During the debate about potential uses of the site from 1997 onwards, the importance of its history and its relevance for publicity became clear to all involved. Amongst the details which emerged at that time, the story of a previous owner – Commander Charles Lightoller – featured prominently. Popularly known as Lights, he acquired the site after the end of World War 2 and lived there in the boathouse with his wife Sylvia until his death during the Great London Smog in December 1952. There are many books and articles about his life which was remarkable, not only for his contribution in the Titanic disaster but also for his role in both World Wars. For a comprehensive summary of his life – warts and all – it’s worth reading the Wikipedia entry here: https://en.wikipedia.org/wiki/Charles_Lightoller
Details about his tenure of 1 Ducks Walk have been difficult to uncover although it’s known that he constructed Motor Launches for the Admiralty and River Police with the help of his son Trevor, a former Colonel in the Royal Signals. His own motor yacht Sundowner which he memorably took to Dunkirk in 1940 was berthed there and remained after his death, often used by his widow Sylvia. Bernard Westwood who worked at the boatyard as an apprentice in the early 1950s recalled helping to build Richmond Sparrow, a mahogany boat exhibited at the first London Boatshow in 1952, as well as other craft for Norman Wisdom and Michael Bentine. Rumors that Lightoller also constructed replica lifeboats for the Titanic film a Night to Remember have circulated widely. However, he died about six years before the film was completed. So it seems unlikely although it’s possible the replicas were built at the yard during its subsequent tenure by his son and widow who continued to live there for several years after his death.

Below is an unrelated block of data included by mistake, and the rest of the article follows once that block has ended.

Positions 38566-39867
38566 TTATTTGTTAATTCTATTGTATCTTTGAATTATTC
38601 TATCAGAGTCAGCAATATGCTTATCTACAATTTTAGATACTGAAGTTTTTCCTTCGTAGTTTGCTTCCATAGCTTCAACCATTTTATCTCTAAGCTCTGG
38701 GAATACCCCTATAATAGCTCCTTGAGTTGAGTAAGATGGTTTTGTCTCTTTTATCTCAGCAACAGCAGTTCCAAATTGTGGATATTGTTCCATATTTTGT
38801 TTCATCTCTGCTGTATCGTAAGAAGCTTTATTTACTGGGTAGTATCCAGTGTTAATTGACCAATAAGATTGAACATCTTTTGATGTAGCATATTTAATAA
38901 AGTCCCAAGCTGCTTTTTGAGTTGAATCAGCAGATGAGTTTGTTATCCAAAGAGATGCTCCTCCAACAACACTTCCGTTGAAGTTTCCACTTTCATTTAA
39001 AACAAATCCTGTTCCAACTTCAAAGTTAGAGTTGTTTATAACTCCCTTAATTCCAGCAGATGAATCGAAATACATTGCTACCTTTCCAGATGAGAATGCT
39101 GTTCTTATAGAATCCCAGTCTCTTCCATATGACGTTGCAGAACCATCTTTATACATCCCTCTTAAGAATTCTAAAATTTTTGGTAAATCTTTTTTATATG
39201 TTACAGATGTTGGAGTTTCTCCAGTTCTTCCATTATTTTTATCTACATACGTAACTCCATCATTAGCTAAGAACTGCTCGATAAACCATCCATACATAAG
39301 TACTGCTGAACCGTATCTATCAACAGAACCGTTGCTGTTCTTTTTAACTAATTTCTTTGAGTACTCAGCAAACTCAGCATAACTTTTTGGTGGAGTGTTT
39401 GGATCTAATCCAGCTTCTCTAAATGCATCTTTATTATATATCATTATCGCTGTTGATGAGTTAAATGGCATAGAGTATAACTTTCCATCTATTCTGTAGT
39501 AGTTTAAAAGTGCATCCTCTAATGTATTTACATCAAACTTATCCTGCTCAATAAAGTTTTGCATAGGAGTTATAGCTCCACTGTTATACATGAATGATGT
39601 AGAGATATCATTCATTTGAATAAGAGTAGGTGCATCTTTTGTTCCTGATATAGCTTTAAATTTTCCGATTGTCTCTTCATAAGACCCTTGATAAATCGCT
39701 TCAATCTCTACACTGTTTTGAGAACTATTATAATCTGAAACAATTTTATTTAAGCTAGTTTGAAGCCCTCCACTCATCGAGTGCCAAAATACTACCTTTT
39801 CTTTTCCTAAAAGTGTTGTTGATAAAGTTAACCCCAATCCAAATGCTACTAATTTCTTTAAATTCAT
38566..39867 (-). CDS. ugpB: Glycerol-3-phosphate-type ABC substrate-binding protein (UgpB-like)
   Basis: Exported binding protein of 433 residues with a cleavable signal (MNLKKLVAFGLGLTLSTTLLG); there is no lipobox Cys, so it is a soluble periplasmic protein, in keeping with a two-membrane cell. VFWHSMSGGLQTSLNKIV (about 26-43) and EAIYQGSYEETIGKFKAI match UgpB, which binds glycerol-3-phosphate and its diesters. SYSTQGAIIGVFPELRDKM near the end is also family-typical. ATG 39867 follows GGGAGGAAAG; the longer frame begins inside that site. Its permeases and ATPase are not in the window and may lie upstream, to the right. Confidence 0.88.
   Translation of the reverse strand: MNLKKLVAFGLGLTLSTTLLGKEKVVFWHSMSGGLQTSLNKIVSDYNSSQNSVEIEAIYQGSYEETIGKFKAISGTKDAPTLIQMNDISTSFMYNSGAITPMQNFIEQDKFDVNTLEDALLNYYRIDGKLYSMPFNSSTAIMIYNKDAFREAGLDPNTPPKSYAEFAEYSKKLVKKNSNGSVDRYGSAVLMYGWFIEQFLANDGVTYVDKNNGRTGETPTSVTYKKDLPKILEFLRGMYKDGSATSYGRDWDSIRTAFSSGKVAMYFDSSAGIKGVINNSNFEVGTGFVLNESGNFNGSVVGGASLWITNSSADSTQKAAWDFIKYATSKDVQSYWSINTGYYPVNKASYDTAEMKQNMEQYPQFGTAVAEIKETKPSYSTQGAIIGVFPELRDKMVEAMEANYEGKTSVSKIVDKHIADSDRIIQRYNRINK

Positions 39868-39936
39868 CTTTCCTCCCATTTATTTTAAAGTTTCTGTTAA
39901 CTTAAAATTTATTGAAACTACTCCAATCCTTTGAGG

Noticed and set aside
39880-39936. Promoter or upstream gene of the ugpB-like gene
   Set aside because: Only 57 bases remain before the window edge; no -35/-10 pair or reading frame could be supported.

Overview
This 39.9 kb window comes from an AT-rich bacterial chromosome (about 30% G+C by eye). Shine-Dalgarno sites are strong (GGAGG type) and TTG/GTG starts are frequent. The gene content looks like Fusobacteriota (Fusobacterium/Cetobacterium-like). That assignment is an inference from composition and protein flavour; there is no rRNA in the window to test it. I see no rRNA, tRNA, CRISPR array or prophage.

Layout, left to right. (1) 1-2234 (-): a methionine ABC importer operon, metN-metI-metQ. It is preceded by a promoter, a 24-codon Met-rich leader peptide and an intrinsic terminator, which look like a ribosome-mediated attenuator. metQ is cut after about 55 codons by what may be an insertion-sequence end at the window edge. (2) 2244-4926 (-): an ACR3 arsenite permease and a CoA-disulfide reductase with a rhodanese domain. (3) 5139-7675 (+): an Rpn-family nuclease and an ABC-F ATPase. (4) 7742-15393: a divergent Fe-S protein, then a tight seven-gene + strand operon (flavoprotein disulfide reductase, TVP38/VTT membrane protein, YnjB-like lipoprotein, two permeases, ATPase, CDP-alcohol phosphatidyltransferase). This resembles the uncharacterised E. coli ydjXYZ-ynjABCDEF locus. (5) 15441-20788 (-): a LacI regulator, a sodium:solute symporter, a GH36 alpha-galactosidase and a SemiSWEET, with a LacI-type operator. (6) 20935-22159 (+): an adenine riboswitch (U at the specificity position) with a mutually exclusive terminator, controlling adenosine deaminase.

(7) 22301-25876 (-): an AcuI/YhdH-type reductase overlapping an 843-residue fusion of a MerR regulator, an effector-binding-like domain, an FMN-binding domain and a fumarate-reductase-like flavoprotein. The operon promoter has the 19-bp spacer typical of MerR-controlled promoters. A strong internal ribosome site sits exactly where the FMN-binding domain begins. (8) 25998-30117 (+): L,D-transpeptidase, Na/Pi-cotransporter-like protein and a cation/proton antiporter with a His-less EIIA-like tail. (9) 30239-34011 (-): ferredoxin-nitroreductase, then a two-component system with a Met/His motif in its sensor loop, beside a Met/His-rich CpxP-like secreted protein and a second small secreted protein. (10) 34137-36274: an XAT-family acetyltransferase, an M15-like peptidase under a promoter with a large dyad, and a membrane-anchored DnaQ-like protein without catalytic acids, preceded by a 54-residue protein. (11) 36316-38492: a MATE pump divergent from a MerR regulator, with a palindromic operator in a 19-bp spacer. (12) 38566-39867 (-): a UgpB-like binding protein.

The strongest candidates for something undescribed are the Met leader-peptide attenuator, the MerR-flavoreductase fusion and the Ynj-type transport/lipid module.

Quoted in the Richmond and Twickenham Times 27th March 1998.
The Lightoller Plaque
The idea of giving Lightoller a special place in Twickenham’s history emerged during residents’ meetings about the development. How might his legacy be used to promote river-related activity there, and what form should it take? It was readily agreed that a plaque should be designed and ideally located on the site where he had lived and worked. The Twickenham Park Residents’ Association supported the idea and agreed to pay for the plaque. Contact was established with members of the Lightoller family so they could play a part in the project. Amongst those who expressed interest was Tim Lightoller, grandson of Charles and a former Commander of nuclear submarines. The wording of the plaque was agreed between him and several residents, one of whom created the design on his computer. The plaque was constructed by a Graphic Design company in Crown Road.
Following negotiations between Richmond Council, TPRA , and DWBP, it was agreed the plaque should be presented to the Borough at a regatta to be staged at Buccleuch Gardens in July 2002. To mark the occasion, Sundowner wasbrought back to Richmond by its owners, the Ramsgate Maritime Museum, and moored beside the site so visitors could go aboard. Several members of the Lightoller family attended the event where the TPRA Chairman, Derek Mitchell, presented the plaque to the Mayor of Richmond, Councillor Doug Orchard.
The plaque still stands at the end of Riverdale Gardens beside the disputed wall. Many would have preferred to locate it on the other side of Ducks Walk in front of the boathouse, on the site which Lightoller himself had owned. However, despite their expressed wish to mark his legacy, Leander Estates refused to give permission.
Many thanks for this History by Patrick Kidner, April 2023.